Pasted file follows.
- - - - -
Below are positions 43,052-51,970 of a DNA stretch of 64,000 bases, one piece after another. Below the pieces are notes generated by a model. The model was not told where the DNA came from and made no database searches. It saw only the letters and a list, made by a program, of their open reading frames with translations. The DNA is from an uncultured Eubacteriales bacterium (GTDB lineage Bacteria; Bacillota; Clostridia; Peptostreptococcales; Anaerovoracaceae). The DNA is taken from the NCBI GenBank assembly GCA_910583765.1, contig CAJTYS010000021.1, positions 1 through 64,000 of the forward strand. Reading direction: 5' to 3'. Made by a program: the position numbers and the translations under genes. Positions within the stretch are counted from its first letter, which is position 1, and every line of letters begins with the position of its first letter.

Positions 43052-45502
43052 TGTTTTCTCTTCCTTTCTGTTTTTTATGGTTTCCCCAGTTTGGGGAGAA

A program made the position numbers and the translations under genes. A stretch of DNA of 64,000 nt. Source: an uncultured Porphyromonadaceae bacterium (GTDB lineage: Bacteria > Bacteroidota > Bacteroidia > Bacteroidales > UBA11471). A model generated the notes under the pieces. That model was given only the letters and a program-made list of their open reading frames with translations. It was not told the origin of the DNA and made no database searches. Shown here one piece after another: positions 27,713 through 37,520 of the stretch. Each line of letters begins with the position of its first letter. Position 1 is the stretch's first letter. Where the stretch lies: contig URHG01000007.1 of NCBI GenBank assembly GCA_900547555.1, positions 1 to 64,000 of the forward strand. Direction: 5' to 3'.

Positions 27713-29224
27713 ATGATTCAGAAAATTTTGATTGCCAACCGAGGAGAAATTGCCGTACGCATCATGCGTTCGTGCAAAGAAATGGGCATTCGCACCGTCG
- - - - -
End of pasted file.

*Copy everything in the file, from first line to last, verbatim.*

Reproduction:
Below are positions 43,052-51,970 of a DNA stretch of 64,000 bases, one piece after another. Below the pieces are notes generated by a model. The model was not told where the DNA came from and made no database searches. It saw only the letters and a list, made by a program, of their open reading frames with translations. The DNA is from an uncultured Eubacteriales bacterium (GTDB lineage Bacteria; Bacillota; Clostridia; Peptostreptococcales; Anaerovoracaceae). The DNA is taken from the NCBI GenBank assembly GCA_910583765.1, contig CAJTYS010000021.1, positions 1 through 64,000 of the forward strand. Reading direction: 5' to 3'. Made by a program: the position numbers and the translations under genes. Positions within the stretch are counted from its first letter, which is position 1, and every line of letters begins with the position of its first letter.

Positions 43052-45502
43052 TGTTTTCTCTTCCTTTCTGTTTTTTATGGTTTCCCCAGTTTGGGGAGAA

A program made the position numbers and the translations under genes. A stretch of DNA of 64,000 nt. Source: an uncultured Porphyromonadaceae bacterium (GTDB lineage: Bacteria > Bacteroidota > Bacteroidia > Bacteroidales > UBA11471). A model generated the notes under the pieces. That model was given only the letters and a program-made list of their open reading frames with translations. It was not told the origin of the DNA and made no database searches. Shown here one piece after another: positions 27,713 through 37,520 of the stretch. Each line of letters begins with the position of its first letter. Position 1 is the stretch's first letter. Where the stretch lies: contig URHG01000007.1 of NCBI GenBank assembly GCA_900547555.1, positions 1 to 64,000 of the forward strand. Direction: 5' to 3'.

Positions 27713-29224
27713 ATGATTCAGAAAATTTTGATTGCCAACCGAGGAGAAATTGCCGTACGCATCATGCGTTCGTGCAAAGAAATGGGCATTCGCACCGTCG